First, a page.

Oil Dips Below $40 With Stimulus Gloom Outweighing China Imports
October 14, 2020 @ 10:33 +03:00
Oil fell below $40 a barrel as fading hopes for more fiscal stimulus before the U.S. election outweighed optimism driven by an increase in Chinese crude imports last month. Futures in New York declined 0.8% after closing up 2% on Tuesday. House Speaker Nancy Pelosi rejected a proposal from Senate Republican leader Mitch McConnell for a smaller-scale approach to new stimulus and demanded a revamped offer from the White House. A stronger dollar also diminished the appeal of commodities priced in the currency.
Chinese oil imports rose 2.1% month-on-month in September, official data showed Tuesday. The buying revival by the world’s largest crude importer is a rare positive as a resurgent virus threatens an already tepid demand outlook.
The Organization of Petroleum Exporting Countries trimmed estimates for the amount of crude it will need to pump in the coming year, days before ministers are due to assess the impact of supply curbs. Saudi Arabian Crown Prince Mohammed Bin Salman and Russian President Vladimir Putin urged the OPEC+ alliance to stick to agreed production cuts, according to a statement from the kingdom, increasing pressure on other members to reduce output.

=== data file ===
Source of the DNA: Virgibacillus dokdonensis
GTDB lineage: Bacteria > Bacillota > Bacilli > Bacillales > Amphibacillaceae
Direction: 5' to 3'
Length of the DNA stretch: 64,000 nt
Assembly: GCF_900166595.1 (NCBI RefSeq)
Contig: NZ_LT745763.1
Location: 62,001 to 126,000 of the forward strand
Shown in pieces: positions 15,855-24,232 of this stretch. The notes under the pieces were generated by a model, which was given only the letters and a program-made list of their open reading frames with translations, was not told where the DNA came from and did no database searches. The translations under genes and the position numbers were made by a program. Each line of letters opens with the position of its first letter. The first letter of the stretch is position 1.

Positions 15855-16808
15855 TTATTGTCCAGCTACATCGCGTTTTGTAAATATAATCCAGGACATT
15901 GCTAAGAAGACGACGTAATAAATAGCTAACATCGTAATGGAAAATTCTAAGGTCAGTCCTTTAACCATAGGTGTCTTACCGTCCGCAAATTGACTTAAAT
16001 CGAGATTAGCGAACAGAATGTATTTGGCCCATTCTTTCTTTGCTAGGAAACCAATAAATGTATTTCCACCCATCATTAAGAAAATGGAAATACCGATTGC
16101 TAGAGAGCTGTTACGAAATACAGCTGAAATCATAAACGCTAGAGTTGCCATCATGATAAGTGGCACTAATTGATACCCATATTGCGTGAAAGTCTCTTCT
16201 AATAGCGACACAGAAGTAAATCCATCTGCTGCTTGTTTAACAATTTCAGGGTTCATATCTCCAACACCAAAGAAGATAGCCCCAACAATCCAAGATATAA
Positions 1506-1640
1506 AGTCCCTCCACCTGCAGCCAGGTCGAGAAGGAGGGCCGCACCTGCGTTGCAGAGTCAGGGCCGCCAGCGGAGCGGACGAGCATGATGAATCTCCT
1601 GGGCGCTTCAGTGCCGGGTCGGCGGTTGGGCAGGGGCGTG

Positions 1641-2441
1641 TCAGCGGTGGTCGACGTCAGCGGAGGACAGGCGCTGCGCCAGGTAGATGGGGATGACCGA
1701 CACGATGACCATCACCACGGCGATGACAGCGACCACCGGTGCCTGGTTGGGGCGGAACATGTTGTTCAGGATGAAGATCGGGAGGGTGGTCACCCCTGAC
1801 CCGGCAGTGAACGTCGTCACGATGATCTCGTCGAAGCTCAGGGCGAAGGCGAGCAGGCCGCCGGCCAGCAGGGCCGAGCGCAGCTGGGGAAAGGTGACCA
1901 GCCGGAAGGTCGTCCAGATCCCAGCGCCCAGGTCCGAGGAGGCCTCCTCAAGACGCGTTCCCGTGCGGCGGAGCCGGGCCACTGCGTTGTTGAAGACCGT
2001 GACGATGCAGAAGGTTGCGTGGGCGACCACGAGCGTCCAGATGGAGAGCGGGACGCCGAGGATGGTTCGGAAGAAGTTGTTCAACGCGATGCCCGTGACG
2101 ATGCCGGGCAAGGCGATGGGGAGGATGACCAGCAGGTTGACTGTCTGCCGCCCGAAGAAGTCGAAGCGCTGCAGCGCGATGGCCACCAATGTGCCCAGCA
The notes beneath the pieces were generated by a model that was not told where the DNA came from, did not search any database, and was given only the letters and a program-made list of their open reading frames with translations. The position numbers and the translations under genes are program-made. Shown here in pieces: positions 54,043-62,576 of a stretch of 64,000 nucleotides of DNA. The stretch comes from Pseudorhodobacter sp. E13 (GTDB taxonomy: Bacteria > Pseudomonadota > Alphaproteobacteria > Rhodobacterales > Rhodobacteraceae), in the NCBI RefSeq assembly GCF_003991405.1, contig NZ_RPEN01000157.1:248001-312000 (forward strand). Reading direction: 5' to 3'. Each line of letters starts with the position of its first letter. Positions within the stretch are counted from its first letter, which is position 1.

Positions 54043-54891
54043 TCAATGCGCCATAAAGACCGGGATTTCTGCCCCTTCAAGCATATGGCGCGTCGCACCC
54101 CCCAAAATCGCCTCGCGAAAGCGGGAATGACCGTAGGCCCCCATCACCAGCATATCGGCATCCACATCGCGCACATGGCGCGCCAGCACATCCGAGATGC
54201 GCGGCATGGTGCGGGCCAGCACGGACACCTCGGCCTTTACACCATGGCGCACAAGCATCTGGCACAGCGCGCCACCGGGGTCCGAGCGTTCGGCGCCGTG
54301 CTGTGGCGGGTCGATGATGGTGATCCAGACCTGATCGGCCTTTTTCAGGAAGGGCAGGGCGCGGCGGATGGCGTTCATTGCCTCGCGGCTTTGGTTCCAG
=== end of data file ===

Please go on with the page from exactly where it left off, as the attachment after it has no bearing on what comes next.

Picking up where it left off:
Brent’s three-month timespread was $1.12 a barrel in contango, where prompt prices are cheaper than later-dated ones, narrowing from $1.22 a week ago. The change in the market structure for the global crude benchmark suggests concerns about over-supply have eased slightly.
OPEC said it will need to pump 27.46 million barrels a day this quarter to meet global demand, 900,000 barrels less than its estimate in September. The group sees a rise in non-OPEC supply, mainly from the U.S. Global oil demand will drop 8% this year and probably won’t get back to pre-virus levels until 2023, the International Energy Agency said Tuesday.
Oil Dips Below $40 With Stimulus Gloom Outweighing China Imports, Bloomberg, Oct 14